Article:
Forum speakers provide an intellectual dimension

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    By MAUREEN JONES

    The University Forum speakers who are scheduled for this school year offer a variety of subject matter, ranging from the Nobel Peace Prize to issues of poverty, race and ethnicity.

    Cheryl Brown, associate academic vice president of International, Distance and Continuing Education, said each year, the Forum committee schedules six speakers that are not faculty at BYU. During Spring and Summer Term, two faculty members are scheduled as Forum speakers.

    Brown said she receives several letters from people “who do not realize Devotionals and Forums are separate.”

    According to the undergraduate catalog, Forums feature speakers “are noted authorities in the arts, sciences, humanities, media and government and are chosen for their contributions in their field.”

    “Devotionals are a time of sharing gospel insights and developing testimony,” said R.J. Snow, academic vice president.

    “Devotionals are spiritual strengthening and Forums (are) intellectually enlarging,” Brown said.

    Brown said that faculty and staff on campus can nominate names of professors or professionals whom they think would be notable speakers for Forums.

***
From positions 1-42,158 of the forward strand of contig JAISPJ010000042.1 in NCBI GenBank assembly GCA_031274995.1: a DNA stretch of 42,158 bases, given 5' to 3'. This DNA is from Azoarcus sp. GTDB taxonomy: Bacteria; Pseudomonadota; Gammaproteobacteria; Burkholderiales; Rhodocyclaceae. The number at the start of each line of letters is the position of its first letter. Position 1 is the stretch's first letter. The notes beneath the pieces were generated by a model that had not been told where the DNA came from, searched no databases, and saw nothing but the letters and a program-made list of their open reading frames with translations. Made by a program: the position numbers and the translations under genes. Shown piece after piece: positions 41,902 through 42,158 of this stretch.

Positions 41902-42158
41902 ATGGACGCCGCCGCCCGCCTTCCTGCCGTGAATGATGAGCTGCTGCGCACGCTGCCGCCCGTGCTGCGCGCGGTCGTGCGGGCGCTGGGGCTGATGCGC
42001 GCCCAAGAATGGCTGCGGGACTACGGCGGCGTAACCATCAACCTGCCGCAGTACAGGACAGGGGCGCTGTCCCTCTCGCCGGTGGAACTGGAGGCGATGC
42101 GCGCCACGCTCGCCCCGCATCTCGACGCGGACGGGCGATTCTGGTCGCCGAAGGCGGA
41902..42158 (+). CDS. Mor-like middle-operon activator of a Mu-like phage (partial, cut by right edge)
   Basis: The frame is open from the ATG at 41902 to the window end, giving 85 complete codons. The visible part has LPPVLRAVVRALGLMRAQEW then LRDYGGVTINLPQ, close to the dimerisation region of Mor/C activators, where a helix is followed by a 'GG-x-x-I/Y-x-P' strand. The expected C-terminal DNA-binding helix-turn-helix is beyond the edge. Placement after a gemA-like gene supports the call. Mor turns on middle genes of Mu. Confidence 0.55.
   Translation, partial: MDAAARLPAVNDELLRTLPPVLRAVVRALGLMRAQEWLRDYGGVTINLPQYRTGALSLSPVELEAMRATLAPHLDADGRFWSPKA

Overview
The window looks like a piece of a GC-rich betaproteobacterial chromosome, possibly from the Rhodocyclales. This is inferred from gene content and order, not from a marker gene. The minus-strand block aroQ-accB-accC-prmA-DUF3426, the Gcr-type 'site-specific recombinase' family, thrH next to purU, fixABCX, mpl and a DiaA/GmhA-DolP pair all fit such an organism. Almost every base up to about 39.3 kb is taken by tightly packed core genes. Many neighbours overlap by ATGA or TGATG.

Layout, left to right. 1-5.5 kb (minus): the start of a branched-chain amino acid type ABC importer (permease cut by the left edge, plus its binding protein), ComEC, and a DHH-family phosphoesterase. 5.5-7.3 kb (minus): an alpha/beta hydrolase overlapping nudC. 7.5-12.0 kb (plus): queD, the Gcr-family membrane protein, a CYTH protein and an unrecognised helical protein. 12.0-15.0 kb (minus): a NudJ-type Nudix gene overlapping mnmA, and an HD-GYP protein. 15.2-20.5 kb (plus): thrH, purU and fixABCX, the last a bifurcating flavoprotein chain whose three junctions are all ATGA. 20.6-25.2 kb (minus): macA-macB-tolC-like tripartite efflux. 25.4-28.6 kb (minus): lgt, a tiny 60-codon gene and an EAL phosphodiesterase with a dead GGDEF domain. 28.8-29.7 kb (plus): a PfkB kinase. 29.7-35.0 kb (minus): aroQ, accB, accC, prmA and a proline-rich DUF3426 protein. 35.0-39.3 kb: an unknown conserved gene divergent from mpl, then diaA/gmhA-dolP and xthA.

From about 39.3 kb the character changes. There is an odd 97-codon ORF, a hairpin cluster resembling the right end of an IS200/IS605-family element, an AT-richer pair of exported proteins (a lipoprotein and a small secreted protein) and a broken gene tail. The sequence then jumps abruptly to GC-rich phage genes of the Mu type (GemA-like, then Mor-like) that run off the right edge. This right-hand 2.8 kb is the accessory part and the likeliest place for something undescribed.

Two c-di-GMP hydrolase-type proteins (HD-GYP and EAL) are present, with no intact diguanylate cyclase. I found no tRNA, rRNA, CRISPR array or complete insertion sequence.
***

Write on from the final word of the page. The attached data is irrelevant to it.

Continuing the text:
She said that a question and answer period is always held immediately after the Forum in the Cougar Room of the Marriott Center. Students may attend and pose questions to the speakers.

    Forum speakers are sent a copy of the Honor Code, Brown said.

    “We’ve never had any trouble getting speakers because of (BYU’s reputation),” she said.

    Kim Hagan, a freshman from Marietta, Ga., majoring in communications, attended her first Forum last week.

    She said she “felt like it (the Forum) was more educational, but the Devotionals are spiritual.” She said she liked the contrast.

    Kimberly Hicken, a sophomore from St. George majoring in English, said if Forums “are good, they’re good. If not, they’re hard to get through.”

    A Forum’s appeal depends on the speaker and subject, she said.

    In October, Francis Sejersted, the chair of the Nobel Peace Prize Committee, will speak at the Forum on the history of the prize.

    Maria Tienda, professor of sociology at the University of Chicago, will speak in November. Brown said Tienda will speak about her experience of rising out of poverty and the factors that allow people to do so.

    In February, a speech pathologist is scheduled to discuss the voices of people and machines. In March, a professor of education at Harvard Graduate School of Education will discuss the concept of multiple intelligences that refutes I.Q. testing.

    For more information regarding nominating future Forum speakers, students may go to A-387 ASB or call 378-4916.

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